Isn't It About Time & a New Catalog

As the Adjutant for my team, I receive all the Skirmish Invitations for our group. When I started Skirmishing in the 1980's, the first club I belonged to went to four shoots a year -- the two Nationals and our two Regionals. That was OK for about one-and-a-half years, and then I wanted more action. I began shooting Individuals at every shoot at Fort Shenandoah, and after getting an Enfield Carbine (still my favorite blackpowder gun of all time), I started shooting pick-up with the Carbine Teams on Saturday at other shoots. Now, I shoot ten to twelve times a year in Skirmishes, and two or three times in NMLRA events in a really good year. Every year, we seem to add a skirmish or two to a vacant weekend at the Fort, and new shoots are added to outlying facilities schedules as well. Accordingly, I have seen an increase in the amount of mail an Adjutant receives.

Recently, I received the schedule for the 99th National Skirmish. It is a standard Wednesday to Sunday schedule, with six Team Matches and various other necessary --Board Meetings, Roll Call - squeezed in. And I do mean squeezed in. Previously in this column, I believe I shared with all three of my avid readers my position that the National schedule was busting at the seams and we needed to make teams qualify for a schedule which included open Individuals and National Team Events which included only the upper and middle echelons of our sport. I am sure Mr. Crawford remembers the phone calls if no one else does.

There just is not enough time in a National Skirmish schedule to allow for everybody, and I mean everybody, to compete in hour- after-hour of Team events. There are only so many hours of daylight available in a Wednesday to Sunday schedule, and there is a lot of competition for those hours between practitioners of the various skirmishing skills.

And, that's why I want to propose that we shift the weekends we hold National Skirmishes one week later and conduct our National Skirmishes on Memorial Day weekend and Columbus Day weekend at Ft. Shenandoah.

This change in weekends would allow the participating teams to shoot Individuals all day on Wednesday, Thursday and Friday until 5 p.m. Saturday and Sunday schedules would not change. On the Monday holiday, Revolver Teams and Breechloader Teams would compete. Members not shooting Individuals would not have to take vacation time to shoot Revolver or Repeater Matches. Those bureaucratic assemblies could be held Sunday evening after Phase II of the Musket Match, when there is more time. Additionally, when something has to be added to the schedule, Friday afternoon would be completely free. That is the beauty of this schedule, it is more flexible then our current, tightly choreographed schedule. There is room to add Smoothbore Team Matches (Sunday evening), and it allows the "all must play" precept to prevail for many years to come.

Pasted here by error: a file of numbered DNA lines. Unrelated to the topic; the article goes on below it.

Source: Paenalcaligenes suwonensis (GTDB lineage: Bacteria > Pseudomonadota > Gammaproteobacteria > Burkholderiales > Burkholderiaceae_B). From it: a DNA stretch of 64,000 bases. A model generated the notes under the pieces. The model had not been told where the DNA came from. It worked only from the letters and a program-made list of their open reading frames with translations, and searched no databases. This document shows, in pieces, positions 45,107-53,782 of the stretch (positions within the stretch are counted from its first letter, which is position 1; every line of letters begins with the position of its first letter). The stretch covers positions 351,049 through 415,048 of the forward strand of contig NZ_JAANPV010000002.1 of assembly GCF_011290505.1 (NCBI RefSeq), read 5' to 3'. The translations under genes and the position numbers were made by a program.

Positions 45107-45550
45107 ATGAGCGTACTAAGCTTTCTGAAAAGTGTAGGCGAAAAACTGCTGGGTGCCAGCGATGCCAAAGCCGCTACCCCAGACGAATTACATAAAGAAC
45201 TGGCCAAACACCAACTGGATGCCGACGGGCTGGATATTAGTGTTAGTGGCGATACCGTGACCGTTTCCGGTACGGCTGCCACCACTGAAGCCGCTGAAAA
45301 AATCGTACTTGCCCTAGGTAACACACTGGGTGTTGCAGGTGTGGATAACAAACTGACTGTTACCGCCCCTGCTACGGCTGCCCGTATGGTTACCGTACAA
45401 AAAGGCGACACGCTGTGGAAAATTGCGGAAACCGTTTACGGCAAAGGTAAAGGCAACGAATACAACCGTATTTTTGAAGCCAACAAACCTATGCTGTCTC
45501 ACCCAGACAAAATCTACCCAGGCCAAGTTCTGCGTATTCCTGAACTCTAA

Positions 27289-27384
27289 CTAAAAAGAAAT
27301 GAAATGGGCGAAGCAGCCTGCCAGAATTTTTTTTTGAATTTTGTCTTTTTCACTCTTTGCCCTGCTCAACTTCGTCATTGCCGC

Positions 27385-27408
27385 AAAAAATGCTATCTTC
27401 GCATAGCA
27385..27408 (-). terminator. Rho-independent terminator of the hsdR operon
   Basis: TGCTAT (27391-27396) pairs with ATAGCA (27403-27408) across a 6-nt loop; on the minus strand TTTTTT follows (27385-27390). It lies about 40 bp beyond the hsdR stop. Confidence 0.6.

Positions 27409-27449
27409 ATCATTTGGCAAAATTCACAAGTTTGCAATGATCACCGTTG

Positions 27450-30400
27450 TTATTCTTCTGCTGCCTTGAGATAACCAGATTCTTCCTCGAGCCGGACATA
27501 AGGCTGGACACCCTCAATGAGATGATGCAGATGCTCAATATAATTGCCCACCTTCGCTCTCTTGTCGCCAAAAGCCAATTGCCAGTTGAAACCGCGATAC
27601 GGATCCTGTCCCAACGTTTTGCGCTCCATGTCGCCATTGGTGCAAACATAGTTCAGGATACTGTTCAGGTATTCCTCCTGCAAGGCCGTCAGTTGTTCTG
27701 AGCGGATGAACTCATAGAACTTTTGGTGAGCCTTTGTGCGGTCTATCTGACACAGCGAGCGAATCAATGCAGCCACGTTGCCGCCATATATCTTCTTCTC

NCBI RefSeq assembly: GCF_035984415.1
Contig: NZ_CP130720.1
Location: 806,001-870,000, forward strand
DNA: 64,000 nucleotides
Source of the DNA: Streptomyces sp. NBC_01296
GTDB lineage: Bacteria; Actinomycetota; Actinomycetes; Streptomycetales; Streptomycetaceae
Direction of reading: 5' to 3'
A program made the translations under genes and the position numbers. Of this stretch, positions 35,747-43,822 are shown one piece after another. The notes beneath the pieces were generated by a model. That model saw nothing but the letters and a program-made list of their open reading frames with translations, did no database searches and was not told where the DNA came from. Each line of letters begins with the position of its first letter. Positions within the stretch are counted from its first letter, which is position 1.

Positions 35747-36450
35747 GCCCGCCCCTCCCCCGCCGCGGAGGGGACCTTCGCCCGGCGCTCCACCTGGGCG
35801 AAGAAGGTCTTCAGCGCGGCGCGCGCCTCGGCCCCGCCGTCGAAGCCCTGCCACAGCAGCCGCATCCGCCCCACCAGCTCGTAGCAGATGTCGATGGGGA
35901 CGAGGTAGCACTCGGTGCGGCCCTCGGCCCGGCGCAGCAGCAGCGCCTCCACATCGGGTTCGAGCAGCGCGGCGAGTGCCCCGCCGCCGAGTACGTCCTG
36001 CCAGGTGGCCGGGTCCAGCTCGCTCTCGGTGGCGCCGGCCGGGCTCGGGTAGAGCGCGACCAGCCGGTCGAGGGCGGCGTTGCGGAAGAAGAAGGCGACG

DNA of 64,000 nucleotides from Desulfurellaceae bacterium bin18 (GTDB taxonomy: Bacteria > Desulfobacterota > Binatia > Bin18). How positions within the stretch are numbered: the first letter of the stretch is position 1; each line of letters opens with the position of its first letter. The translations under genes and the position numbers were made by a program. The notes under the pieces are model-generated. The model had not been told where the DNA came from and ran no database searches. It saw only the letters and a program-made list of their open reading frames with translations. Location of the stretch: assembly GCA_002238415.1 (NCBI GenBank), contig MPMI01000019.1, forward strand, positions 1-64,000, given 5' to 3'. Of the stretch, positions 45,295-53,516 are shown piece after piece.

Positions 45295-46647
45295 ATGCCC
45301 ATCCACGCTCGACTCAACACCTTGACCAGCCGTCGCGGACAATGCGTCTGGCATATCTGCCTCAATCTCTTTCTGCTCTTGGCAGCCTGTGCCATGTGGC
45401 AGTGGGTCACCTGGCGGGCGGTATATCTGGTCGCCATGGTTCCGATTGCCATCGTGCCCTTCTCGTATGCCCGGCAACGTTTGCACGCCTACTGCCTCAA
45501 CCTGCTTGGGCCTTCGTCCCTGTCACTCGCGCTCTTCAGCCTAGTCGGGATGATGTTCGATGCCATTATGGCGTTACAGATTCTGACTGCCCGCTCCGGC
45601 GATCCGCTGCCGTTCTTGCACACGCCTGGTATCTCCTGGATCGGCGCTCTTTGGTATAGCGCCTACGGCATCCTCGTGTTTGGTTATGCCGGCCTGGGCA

When Skirmishing was young, it wasn't particularly a "family" sport. Until this decade, women were not members of the N-SSA. Historically, our schedule reflected a perceptive and prudent avoidance of infringing upon likely family holidays and weekends. As we have progressed and grown, skirmishing has become a family sport (and a lot of those women shoot better than me!) and is less likely to suffer poor attendance due to a holiday schedule.

This proposal really only shifts Revolver and Repeater to Mondays. The Individuals would still be posted Saturday evening, Musket would still be incorporated into the Sunday routine. I wouldn't be surprised if this proposal actually lets a lot of members use less leave to do their skirmishing, and isn't that a good thing?

Having just competed in the Marriottsville Invitational Skirmish, I returned home to find the new S & S Firearms catalog in my mailbox. The folks at S & S do a great job with the photography in each catalog (I have several) and the new 1999-2000 is the best one yet. If you only shoot, collect or tinker with Civil War guns, I dare say that this catalog might well be the only catalog you ever need. With 150 profusely illustrated pages, the new catalog includes parts for every American martial arm from the Model 1816 Musket to the 1917 U.S. Enfield. The new catalog is easy to read, well illustrated and easy to use. You can get your copy of this fine catalog for only three Yankee dollars from S & S Firearms, 74-11 Myrtle Avenue, Glendale, NY 11385.

Readers will be enjoying the warmth of a new Spring as you read this, and we will only be weeks away from the 99th National Skirmish. Two Regional Skirmishes will occur at Fort Shenandoah in the time it takes to mark-up, layout, print and deliver this issue of the Civil War News. The registration deadline for the 99th will have passed by the time you read this, so I hope you ordered lots of paper targets and your Team is preparing to make great strides at the next National. Until then, mon frier, promote the safe ownership of guns, shoot safe and have fun.

1999 by Tom Kelley

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